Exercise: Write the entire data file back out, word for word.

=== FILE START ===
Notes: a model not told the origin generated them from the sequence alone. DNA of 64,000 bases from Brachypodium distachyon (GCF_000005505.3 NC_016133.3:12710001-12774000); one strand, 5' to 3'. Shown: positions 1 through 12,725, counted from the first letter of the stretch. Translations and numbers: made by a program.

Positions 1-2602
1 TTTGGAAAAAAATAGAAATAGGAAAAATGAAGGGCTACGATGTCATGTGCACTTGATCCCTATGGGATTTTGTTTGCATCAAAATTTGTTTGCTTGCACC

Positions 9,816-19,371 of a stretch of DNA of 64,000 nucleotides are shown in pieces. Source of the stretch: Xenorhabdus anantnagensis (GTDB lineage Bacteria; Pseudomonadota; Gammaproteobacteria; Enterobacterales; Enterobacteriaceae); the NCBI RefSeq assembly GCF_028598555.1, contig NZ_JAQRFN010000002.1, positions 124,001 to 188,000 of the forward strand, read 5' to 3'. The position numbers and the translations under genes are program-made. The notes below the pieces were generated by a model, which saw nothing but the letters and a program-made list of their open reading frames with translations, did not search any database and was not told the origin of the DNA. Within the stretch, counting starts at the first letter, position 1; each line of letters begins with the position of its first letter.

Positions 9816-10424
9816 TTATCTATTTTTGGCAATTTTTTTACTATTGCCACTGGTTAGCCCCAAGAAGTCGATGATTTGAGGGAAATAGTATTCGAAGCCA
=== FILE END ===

Notes: a model not told the origin generated them from the sequence alone. DNA of 64,000 bases from Brachypodium distachyon (GCF_000005505.3 NC_016133.3:12710001-12774000); one strand, 5' to 3'. Shown: positions 1 through 12,725, counted from the first letter of the stretch. Translations and numbers: made by a program.

Positions 1-2602
1 TTTGGAAAAAAATAGAAATAGGAAAAATGAAGGGCTACGATGTCATGTGCACTTGATCCCTATGGGATTTTGTTTGCATCAAAATTTGTTTGCTTGCACC

Positions 9,816-19,371 of a stretch of DNA of 64,000 nucleotides are shown in pieces. Source of the stretch: Xenorhabdus anantnagensis (GTDB lineage Bacteria; Pseudomonadota; Gammaproteobacteria; Enterobacterales; Enterobacteriaceae); the NCBI RefSeq assembly GCF_028598555.1, contig NZ_JAQRFN010000002.1, positions 124,001 to 188,000 of the forward strand, read 5' to 3'. The position numbers and the translations under genes are program-made. The notes below the pieces were generated by a model, which saw nothing but the letters and a program-made list of their open reading frames with translations, did not search any database and was not told the origin of the DNA. Within the stretch, counting starts at the first letter, position 1; each line of letters begins with the position of its first letter.

Positions 9816-10424
9816 TTATCTATTTTTGGCAATTTTTTTACTATTGCCACTGGTTAGCCCCAAGAAGTCGATGATTTGAGGGAAATAGTATTCGAAGCCA